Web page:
Cuisinart has two bread makers in its product catalog, including a compact model that helps save on storage space and a convection heating model that can make loaves up to 2 pounds in weight. Both come with plenty of pre-programmed settings to play with and a longer warranty than other brands, and they are priced in the mid-range.
Oster sells several models in the bread machine category, and most are on the affordable end of the price range. The Oster bread machines lack the extra features and settings found on high-end machines, but they’re worth considering if budget is a deciding factor since they're very affordable. They're also user-friendly, making them good beginner machines for people who will only bake bread occasionally.
Like Oster, this brand offers a selection of affordable bread machines that won’t break your budget. Most are compact, so they're easy to store and won't take up a ton of counter space. Unlike other budget-priced bread machines, you can find Hamilton Beach models that have dual paddles for more efficient kneading.
Do you need to grease the bread maker pan?
Yes, you should grease the pan of your bread maker before putting in your ingredients. Greasing will help you easily remove the baked loaf of bread from the pan. You can use your favorite cooking oil or butter to grease the pan.
What is bread machine yeast?
Similar to rapid-rise or instant yeast, bread machine yeast is formulated to work best in bread machines. Compared with standard active dry yeast, bread machine yeast has finer granules and doesn't need to be activated in warm water before being added to the machine. (You can still use active dry yeast in bread machines, but you'll need to dissolve it in water and let it get frothy first.) Using bread machine yeast requires about half the time for the bread to rise as opposed to active yeast—though the texture or flavor between the final products may be slightly different.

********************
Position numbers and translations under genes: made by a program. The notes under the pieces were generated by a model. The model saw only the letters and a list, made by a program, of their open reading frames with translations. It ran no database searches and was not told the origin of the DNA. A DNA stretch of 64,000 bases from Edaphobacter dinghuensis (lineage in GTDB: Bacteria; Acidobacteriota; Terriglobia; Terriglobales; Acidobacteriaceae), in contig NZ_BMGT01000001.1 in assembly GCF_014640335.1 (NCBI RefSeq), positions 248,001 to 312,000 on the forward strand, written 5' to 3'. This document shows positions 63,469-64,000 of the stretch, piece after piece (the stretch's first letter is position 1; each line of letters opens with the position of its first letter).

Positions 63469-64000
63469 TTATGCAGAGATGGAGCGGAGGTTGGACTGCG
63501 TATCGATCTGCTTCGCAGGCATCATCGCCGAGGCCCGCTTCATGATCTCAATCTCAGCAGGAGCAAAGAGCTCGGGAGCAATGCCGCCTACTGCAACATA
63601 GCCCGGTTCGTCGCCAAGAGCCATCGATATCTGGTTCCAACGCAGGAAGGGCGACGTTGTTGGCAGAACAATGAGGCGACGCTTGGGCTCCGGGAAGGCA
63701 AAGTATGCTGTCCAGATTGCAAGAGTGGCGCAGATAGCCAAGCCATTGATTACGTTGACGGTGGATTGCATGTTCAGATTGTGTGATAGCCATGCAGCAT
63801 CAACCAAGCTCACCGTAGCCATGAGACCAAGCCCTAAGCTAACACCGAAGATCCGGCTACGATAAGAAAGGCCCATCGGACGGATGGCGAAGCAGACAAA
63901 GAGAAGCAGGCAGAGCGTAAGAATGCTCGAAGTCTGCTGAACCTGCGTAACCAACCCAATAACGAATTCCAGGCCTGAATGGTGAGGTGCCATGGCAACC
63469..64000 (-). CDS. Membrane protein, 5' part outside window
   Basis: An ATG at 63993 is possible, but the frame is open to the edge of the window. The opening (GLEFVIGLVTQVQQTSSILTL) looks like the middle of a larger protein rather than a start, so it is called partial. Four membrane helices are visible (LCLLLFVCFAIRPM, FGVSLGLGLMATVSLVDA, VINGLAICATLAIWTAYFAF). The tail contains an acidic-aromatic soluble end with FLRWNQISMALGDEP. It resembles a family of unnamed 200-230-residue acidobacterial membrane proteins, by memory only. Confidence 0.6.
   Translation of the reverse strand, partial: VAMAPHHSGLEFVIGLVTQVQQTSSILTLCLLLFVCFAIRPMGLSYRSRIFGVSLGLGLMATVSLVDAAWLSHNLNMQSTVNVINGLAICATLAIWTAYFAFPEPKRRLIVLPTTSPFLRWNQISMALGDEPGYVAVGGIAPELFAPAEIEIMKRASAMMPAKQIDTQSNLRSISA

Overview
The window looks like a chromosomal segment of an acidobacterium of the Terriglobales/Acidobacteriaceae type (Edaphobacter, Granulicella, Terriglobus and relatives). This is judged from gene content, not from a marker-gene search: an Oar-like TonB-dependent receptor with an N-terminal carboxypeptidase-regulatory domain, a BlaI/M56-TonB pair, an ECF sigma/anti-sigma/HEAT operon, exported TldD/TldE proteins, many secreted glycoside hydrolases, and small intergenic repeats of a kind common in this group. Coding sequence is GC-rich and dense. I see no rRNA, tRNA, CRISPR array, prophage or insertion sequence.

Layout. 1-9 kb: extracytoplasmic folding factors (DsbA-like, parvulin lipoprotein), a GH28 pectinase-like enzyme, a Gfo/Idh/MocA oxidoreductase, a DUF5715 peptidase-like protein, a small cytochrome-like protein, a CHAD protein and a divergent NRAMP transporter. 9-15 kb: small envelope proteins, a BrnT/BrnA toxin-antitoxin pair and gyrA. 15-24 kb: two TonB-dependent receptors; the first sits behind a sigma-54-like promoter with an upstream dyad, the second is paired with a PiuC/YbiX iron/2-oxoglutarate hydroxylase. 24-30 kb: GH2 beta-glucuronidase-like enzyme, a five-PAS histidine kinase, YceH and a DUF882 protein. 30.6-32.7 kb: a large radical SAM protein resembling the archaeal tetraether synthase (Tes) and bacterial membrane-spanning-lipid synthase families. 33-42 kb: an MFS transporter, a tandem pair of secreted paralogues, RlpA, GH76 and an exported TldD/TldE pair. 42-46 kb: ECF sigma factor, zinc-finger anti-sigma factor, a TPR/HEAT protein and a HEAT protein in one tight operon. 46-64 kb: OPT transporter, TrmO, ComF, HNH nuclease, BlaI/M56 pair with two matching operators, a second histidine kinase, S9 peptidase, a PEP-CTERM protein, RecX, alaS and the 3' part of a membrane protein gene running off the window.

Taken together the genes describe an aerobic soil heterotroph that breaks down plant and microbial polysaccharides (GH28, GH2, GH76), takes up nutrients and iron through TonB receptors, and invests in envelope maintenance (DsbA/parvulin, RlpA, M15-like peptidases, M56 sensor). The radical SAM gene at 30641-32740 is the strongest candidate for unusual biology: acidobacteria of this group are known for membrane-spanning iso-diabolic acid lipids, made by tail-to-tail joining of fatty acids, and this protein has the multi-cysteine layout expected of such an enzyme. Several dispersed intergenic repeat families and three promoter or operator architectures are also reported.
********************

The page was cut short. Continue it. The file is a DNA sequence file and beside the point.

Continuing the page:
"The advantage of the rapid-rise yeast is that the rising time is half that of the active dry [yeast], and it only needs one rising," says Lacey Baier, a Dallas-based food and lifestyle blogger at A Sweet Pea Chef. 'Though this is an advantage, you do sacrifice some flavor and texture by speeding up the rising process as the yeast does not have time to develop its own flavor."
Can a bread machine make gluten-free bread?
Absolutely, though if you’ve ever made gluten-free bread, you know that the process is different from making standard bread. Many bread machines offer at least one setting for gluten-free loaves, which adjusts the process to account for the different properties of gluten-free flours. When making gluten-free loaves, it can be helpful to scrape around the sides of the pan. Jessica Galsworthy, a U.K.-based recipe developer, says, "Gluten-free bread dough is not like “normal” bread dough … it's really wet and almost like cake batter. During the kneading stage, any bits you add into the loaf (chocolate chips, fudge pieces, fruit, etc.) can get pushed to the outside of the bread pan. Once the bread machine has moved onto the rise stage, open the lid and scrape right around the outside of the pan, bringing all the bits into the middle."